Payne: Public health and food safety are critical issues for food companies. Compliance with regulations like FSMA and GFSI Certification are critical. A brand’s reputation is reliant on its ability to deliver products that meet health, safety and quality standards and prevention is key to all of this. The full traceability and automated product recall capabilities are vital for today’s food and beverage companies to have a complete system for quality and food safety. Of course, the quality management process begins before any manufacturing actually occurs. Quality management starts with supplier certification processes and continues as suppliers ship the raw materials. If shipping conditions do not ensure that ingredients remain within acceptable ranges of temperature and humidity or if there is an issue with transport sanitation, ingredients could become compromised.
Ingredients need to continue to be monitored once they’ve arrived at your warehouse. The same atmospheric parameters of temperature and humidity must be followed and contamination must be avoided at all costs through good storage, sanitation and handling procedures. There are also important indicators of quality that should be tracked during production, including cooking temperatures and times; mixing and blending procedures; and other characteristics like color, shape and consistency.
Finally, a QMS should cover routine checks for all of products during the production process and at completion and should monitor products in transit to retail outlets and foodservice establishments. Aptean Food & Beverage ERP is designed to track materials and products throughout this journey from supplier certification to customer delivery. The system integrates with smart sensors, thermometers and digital imaging equipment to automate the tracking process and provides updates of any deviations that occur. As a result, our clients are often better positioned to deliver on their quality commitments than their competitors.
Connected or separate?
I asked the food processor’s quality assurance director whether a QMS should be a separate—but connected—system to a food safety management system, and the response was that the two are inseparable.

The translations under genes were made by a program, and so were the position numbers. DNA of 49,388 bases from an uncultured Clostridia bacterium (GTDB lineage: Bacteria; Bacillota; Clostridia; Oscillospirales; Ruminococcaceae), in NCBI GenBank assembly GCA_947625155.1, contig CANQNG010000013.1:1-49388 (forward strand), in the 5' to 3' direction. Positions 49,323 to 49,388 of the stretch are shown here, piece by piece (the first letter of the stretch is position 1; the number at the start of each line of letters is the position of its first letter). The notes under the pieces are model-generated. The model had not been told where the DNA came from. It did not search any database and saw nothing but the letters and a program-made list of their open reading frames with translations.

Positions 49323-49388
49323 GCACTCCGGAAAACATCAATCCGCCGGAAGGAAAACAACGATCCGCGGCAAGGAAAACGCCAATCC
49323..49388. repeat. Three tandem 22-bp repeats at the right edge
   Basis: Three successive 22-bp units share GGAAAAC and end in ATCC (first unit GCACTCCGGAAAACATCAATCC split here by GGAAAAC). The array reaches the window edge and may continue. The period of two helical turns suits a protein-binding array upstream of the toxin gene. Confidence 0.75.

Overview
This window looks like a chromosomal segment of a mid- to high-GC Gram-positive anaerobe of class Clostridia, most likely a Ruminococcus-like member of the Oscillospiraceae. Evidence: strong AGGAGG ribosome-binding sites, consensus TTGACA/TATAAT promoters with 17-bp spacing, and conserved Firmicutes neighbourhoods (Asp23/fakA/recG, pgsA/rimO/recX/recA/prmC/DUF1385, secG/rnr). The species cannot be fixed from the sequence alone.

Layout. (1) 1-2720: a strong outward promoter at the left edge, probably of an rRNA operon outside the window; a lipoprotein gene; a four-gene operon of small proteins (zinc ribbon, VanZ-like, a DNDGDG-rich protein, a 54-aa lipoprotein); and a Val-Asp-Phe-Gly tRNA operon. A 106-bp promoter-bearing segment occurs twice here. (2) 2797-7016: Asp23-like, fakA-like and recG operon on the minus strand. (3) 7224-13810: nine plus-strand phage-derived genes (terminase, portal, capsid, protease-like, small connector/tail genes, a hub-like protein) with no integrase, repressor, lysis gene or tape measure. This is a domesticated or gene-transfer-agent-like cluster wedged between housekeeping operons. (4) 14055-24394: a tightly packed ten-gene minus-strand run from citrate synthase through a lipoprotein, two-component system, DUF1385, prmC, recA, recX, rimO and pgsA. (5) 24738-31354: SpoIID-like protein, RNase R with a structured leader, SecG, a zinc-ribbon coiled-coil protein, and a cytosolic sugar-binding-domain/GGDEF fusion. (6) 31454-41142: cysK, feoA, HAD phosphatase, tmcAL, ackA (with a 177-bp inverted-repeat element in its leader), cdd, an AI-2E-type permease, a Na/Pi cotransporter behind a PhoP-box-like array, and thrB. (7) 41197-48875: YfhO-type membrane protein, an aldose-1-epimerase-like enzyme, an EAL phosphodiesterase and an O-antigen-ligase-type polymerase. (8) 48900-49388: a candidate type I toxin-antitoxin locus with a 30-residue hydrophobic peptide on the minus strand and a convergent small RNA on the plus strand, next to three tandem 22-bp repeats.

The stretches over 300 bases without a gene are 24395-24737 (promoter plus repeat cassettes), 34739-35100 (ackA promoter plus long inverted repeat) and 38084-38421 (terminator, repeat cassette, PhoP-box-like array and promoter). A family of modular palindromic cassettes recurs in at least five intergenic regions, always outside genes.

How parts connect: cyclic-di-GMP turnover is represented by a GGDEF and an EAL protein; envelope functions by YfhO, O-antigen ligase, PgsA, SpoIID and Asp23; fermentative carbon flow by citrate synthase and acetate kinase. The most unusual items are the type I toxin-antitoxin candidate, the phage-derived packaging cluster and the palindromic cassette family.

FE: What do you think? How do you design a system that incorporates both food safety management and quality management in the same system?
Payne: First, I completely agree that a QMS and food safety management system should be inseparable. Quality and food safety are tied so closely together that it really isn’t possible to truly excel at one while neglecting the other. Aptean Food & Beverage ERP is designed with the knowledge that a cursory check of the end product isn’t sufficient to meet today’s high regulatory standards or the high expectations of customers and consumers.
We have seen some food processing companies that have attempted to get by on this front with customizations or bolt-on applications. Both those approaches can lead to inconsistencies in reporting and may potentially compromise the integrity of a business’s data. Our solution incorporates everything together as a single, cross-functional platform for the entire organization, providing transparency into results and actionable insights for improvement.
FE: Any other comments on food safety and quality management systems?
Payne: I’ll just stress again the need for real-time insight into quality results and the need for a responsive system that lets the food and beverage business in question act with agility and confidence when rectifying issues. Companies that try to record quality data manually and then feed it into their database at the end of the day are always going to be behind, and such a working procedure would run the risk of problematic products already having left the facility for their end destinations by the time they’re identified.
Unfortunately, some food and beverage recalls may be unavoidable. Even the most vigilant organizations can be caught by surprise. When that occurs, time is of the essence to contain the recall and to protect the public health, making real-time reporting all the more valuable. Aptean Food & Beverage ERP clients receive immediate updates on quality results to ensure food safety and prevent recalls, in accordance with GFSI and FSMA goals. However, in the event of a recall, our software provides timely data to help them limit the monetary costs and damage to the company reputation
al and brand.